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Local News

March 14, 2013

Centerville City Council approves FY 14 budget 3-1

CENTERVILLE — The Centerville City Council Tuesday night at City Hall during a special meeting voted 3-1 to approve the fiscal year 2014 budget.

Councilman Rob Lind voted against the budget and before the end of the meeting he explained why.

The budget year begins July 1 and ends June 30, 2014.

The estimated total tax levy rate per $1,000 valuation on regular property is $17.48820. The estimated tax levy rate per $1,000 valuation on agricultural land is $3.00375.

Total revenue for FY 2014 is estimated at $7,900,392. Total expenditures and transfers out for FY 2014 are estimated at $8,028,735.

Lind said he voted against the FY 14 budget because more than 1/3 of the total property tax levy was coming from the employee benefit levy.

The FY 14 budget sets the total property tax levy at $17.48820 per $1,000 of valuation. The total employee benefit levy is set at $6.82990 and includes police and fire retirement, FICA and IPERS and other employee benefits.

Lind said Centerville should be devoting more money to things like the pool, parks and infrastructure.

"How long can we survive as a city if such a good share of our tax monies go towards the benefits and we forsake the pool, the parks, the streets and recreation and stuff like that," Lind said. "Next year, I think we need to make it a point that we do what we can to divert more money towards the city itself."

Lind said the city was "awful heavy with personnel."

Lind's explanation didn't sit very well with Centerville Police Chief Tom Demry and Centerville Fire Chief Mike Bogle.

Bogle asked Lind if he meant reducing staff?

"We might have to," Lind said.

Bogle followed up and asked Lind if he felt that city employees don't deserve good benefits?

"That's the question, how much can we afford? You take the police and fire retirement of our benefits levy, that chews up 30 percent of that right there," Lind said. "Just for your guys retirement. It doesn't even consider the hospitalization that we carry on you guys."

Bogle insisted Lind answer the employee benefits question with a yes or no.

Lind said the city needs to look at alternatives to get them what they need. He said the city has a hard time funding what they are getting.

Bogle questioned Lind about his timing in making his statements in an open forum and making departments look like they don't care.

"You could've sat down and talked with us instead of doing it in an open forum like this," Bogle said.

Demry said departments the last couple years have done what they could to help the city, including trimming  budgets to the bare bones.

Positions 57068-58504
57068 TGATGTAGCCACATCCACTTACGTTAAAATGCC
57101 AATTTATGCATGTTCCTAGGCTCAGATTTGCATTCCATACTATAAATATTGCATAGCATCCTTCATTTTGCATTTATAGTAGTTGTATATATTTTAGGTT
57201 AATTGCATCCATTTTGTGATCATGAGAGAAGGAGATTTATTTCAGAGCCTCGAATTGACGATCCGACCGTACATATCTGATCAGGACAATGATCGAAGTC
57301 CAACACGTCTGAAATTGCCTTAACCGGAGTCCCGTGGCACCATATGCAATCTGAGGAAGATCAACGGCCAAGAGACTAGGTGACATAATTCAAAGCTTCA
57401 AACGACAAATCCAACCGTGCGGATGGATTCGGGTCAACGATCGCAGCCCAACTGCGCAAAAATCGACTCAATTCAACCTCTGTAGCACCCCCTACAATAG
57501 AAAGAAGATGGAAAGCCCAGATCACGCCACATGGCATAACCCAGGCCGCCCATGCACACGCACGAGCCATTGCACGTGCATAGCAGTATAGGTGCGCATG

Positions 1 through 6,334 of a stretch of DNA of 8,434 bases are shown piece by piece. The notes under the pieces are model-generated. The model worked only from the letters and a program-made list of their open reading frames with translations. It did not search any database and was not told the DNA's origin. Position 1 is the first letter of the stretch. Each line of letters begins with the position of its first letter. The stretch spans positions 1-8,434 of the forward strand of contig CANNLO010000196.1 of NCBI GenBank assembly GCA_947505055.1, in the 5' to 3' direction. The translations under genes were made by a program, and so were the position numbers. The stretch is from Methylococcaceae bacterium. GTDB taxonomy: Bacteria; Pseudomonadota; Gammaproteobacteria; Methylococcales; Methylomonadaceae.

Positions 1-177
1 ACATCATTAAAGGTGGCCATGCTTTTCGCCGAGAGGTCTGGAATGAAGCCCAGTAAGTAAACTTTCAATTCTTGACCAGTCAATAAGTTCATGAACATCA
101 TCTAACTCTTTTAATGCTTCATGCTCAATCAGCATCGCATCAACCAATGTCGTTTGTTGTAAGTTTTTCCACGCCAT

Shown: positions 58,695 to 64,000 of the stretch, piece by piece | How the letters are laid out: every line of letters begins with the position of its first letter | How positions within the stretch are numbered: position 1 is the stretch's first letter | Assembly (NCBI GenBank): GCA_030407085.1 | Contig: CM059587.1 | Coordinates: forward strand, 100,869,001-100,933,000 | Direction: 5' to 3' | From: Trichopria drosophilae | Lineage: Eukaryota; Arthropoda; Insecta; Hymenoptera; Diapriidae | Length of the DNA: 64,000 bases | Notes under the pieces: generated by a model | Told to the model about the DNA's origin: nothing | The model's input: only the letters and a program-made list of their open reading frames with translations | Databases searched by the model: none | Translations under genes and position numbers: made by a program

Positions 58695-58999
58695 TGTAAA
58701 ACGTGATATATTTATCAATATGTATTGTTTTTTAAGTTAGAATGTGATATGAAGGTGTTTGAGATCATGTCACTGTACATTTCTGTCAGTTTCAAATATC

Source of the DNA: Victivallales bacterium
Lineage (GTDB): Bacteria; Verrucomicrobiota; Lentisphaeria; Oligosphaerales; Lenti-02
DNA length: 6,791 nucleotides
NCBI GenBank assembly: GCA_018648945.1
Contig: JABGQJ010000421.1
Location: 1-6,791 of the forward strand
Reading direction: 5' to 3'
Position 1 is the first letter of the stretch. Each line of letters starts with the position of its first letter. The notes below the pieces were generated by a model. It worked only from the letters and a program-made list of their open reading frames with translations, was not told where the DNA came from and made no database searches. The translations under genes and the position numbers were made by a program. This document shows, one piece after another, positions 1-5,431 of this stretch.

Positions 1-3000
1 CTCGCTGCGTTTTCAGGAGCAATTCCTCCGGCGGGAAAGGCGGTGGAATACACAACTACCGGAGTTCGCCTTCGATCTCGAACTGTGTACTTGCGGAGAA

"When you compare our city to cities our size in the state we are basically dead last in the pay grade," Demry said. "Our officers are $5-$6,000 behind a year the deputy sheriffs in our county."

Lind said the city and department heads have to work together as a group to find a solution now or in the future services will have to be cut.

Demry said he took offense with Lind's assertion the department heads have not been trying to assist the city and they don't have valuable employees.

"We have differences of opinion, but we'll get this fixed," Lind said.

Joyce Davis, temporary city clerk, said Centerville's levy rate is not out of line with other rates. Albia has a $19.6, Des Moines has a $16.9 and Davenport has a $16.7 levy rate.

"We're not high. We're not low," Davis said. "But there's nothing out of line by the levy."

In other action:

The council voted 3-1 to not approve a proposal submitted by Chariton Valley Planning & Development in Centerville to manage the Davis-Bacon compliance requirements for the Sludge Processing Facility Improvements project at a cost to the city of $30,400. Councilman Richard Smith by telephone was the one vote to approve the proposal.

The council received a second offer from Hall Engineering Company of Centerville to do the same Davis-Bacon compliance work for $16,300. The council at their Monday, March 18 meeting is expected to consider Hall's offer.

Bill Buss, with Hall Engineering, discussed an issue with the Sludge Processing Facility Improvements project. The council voted 4-0 to follow Buss' recommendations.

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The Iowegian wants readers to think about the solicitation ordinance that will prevent groups or individuals from entering a roadway to solicit money. The Centerville City Council in June by a 5-0 vote passed the first reading of just such an ordinance. Public pressure and during a subsequent special meeting, the council voted 3-2 to table the ordinance. A second special meeting to discuss the solicitation ordinance is scheduled for 5:30 p.m. Thursday, Aug. 7 at City Hall. So, the question of the week is, "Do you or do you not support the ordinance to prevent solicitation of funds in city streets?"

A. I support the ordinance
B. I do not support the ordinance
C. Not sure
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